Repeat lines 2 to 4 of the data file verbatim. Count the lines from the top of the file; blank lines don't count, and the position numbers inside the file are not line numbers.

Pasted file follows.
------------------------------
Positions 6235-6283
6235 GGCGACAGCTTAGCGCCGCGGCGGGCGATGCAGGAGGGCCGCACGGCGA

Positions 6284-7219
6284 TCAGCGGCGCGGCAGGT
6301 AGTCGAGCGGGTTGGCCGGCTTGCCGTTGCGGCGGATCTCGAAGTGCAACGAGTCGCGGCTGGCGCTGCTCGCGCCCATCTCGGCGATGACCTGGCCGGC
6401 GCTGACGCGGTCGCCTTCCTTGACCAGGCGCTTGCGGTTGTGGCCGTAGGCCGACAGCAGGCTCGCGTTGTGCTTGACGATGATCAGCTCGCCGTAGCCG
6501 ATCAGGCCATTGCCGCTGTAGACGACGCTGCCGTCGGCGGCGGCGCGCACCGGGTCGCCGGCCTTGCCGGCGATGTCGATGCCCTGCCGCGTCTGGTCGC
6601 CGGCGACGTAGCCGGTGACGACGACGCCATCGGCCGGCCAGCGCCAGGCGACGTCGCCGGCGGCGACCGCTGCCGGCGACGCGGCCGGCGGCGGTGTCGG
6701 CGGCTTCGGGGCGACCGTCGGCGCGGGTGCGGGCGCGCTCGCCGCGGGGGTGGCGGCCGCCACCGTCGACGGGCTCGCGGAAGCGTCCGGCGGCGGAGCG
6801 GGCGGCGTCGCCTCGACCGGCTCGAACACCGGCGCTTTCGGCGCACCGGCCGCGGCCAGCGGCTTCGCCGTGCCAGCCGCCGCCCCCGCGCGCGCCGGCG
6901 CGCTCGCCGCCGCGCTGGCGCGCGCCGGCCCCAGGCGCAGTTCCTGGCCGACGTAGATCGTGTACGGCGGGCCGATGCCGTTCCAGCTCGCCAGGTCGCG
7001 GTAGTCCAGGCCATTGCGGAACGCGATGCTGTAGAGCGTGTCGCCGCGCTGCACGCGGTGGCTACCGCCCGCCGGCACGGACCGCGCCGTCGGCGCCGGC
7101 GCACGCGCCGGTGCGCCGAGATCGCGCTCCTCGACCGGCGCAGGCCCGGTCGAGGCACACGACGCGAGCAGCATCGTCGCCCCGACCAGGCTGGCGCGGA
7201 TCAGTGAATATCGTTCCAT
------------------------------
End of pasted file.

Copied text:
6235 GGCGACAGCTTAGCGCCGCGGCGGGCGATGCAGGAGGGCCGCACGGCGA

Positions 6284-7219
6284 TCAGCGGCGCGGCAGGT